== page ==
Wednesday, November 2, 2011

Expansion Tank Plumbing Nightmare

Warning - if you decide to view this blog post, be warned that it depicts a sad sight! I'm well aware that our expansion tank setup leaves a lot to be desired. Mainly, I wish the tank were elevated so I could get a bucket under it!
Well, the old expansion tank in the basement, which supplies pressure to the water pipes in our house, developed a drip. Upon examination, it seemed that the water was dripping out from between a valve and an adjoining fitting. It was a rather slow leak, so I just let it slide. But a couple days ago I went down to the basement and found a big puddle of water on the floor. The dripping had accelerated substantially. It didn't seem to get any better so yesterday I got down there, rolled up my sleeves, and set to work.

After a day and a half of preparation, which could have gone quicker had I known what I was doing, I had the tank and house piping bled, the electricals disconnected, a new valve ready, and I disconnected the fittings under the expansion tank to dislodge it from its perch.

Turning it on its side, I took a closer look at the valve.

 Then I took a pipe wrench to the brass fitting on the end, but I barely touched it and it broke off!

Well, that explains the dripping. Actually, I had already ascertained (yesterday) that there was a cracking/metal fatigue problem, because when I bumped the pipe it exacerbated the crack and water started to squirt out through what was a hairline crack. That crack went all the way around the casting and when I took hold of it with the wrench it just came apart.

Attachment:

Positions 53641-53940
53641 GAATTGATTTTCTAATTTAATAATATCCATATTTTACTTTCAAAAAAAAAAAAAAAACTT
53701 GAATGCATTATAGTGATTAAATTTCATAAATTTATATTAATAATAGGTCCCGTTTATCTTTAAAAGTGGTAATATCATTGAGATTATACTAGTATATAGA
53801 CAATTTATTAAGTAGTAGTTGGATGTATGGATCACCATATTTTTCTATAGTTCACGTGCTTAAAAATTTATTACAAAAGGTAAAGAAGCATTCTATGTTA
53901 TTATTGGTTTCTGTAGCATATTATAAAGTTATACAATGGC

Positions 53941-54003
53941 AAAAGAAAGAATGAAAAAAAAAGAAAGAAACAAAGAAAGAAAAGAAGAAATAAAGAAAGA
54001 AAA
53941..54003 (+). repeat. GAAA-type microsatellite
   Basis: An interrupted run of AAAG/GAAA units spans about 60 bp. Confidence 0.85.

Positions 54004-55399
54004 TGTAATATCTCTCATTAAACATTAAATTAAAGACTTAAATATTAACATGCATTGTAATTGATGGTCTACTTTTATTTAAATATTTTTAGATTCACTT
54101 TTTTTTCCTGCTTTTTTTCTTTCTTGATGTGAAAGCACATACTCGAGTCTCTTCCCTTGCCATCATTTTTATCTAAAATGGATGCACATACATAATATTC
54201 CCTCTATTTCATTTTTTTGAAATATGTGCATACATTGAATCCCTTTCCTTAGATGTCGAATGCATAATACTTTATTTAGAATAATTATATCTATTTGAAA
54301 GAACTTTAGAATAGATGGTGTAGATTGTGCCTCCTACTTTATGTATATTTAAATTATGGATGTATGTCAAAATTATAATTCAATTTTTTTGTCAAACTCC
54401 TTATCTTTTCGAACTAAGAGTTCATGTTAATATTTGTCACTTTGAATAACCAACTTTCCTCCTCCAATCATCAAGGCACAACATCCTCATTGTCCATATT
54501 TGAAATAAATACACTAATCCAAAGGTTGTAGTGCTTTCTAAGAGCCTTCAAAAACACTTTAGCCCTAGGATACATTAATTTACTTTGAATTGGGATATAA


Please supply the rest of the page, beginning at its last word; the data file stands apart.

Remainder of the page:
After that it was just a matter of replacing the valve.

If you're reading this, I assume you have some idea what these pictures depict and you can just skip to the next paragraph. If you don't, here's a brief explanation: the threads on the fittings have to be "packed", otherwise water, once under pressure, will force its way out between the threads. There are various ways to accomplish this. Professional plumbers use new-fangled white stringy stuff, which is very fast, but I'm partial to hemp fiber - not just because I'm old-fashioned and resist change, but also because that's the way I was taught to pack threads many moons ago. Basically, the procedure is as follows: you carefully prepare the right amount of fiber and then wrap it over the threads tightly, starting from the edge and working backwards. Then you rub some grease on it (I use the salves that my wife makes) and - assuming you've done it right - when you put it together the joint resists the water pressure and remains watertight for a very long time (decades, easily).

Anyway, putting everything back together was trivial compared with taking it apart.

Here's the completed work. It looks just like it did in the beginning, except now the dang thing doesn't drip!

1 comment:

  1. don't know how I came up with horse hair when I read hemp??